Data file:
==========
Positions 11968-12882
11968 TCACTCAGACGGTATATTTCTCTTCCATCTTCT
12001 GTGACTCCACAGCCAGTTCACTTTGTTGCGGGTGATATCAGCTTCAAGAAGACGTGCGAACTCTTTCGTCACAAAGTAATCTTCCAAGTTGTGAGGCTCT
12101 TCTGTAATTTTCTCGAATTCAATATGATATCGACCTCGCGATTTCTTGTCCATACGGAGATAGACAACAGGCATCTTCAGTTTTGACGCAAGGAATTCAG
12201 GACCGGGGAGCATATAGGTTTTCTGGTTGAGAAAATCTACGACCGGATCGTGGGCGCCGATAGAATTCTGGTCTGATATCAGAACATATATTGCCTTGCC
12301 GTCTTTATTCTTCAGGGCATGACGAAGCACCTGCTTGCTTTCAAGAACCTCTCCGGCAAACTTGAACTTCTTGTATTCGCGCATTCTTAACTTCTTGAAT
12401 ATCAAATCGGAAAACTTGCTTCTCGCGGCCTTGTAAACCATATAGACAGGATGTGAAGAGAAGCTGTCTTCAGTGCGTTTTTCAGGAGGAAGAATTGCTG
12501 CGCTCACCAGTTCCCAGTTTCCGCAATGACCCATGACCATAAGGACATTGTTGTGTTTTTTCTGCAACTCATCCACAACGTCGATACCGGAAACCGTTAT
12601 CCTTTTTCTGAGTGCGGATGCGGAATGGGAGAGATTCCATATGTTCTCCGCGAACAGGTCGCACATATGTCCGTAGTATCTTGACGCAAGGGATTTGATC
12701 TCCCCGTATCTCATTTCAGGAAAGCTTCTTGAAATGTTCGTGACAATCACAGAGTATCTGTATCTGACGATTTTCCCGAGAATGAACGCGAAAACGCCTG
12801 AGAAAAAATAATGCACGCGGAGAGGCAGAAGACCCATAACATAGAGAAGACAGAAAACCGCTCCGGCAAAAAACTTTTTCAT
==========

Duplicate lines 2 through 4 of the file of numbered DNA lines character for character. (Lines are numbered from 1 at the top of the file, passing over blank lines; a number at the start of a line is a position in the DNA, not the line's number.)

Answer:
11968 TCACTCAGACGGTATATTTCTCTTCCATCTTCT
12001 GTGACTCCACAGCCAGTTCACTTTGTTGCGGGTGATATCAGCTTCAAGAAGACGTGCGAACTCTTTCGTCACAAAGTAATCTTCCAAGTTGTGAGGCTCT
12101 TCTGTAATTTTCTCGAATTCAATATGATATCGACCTCGCGATTTCTTGTCCATACGGAGATAGACAACAGGCATCTTCAGTTTTGACGCAAGGAATTCAG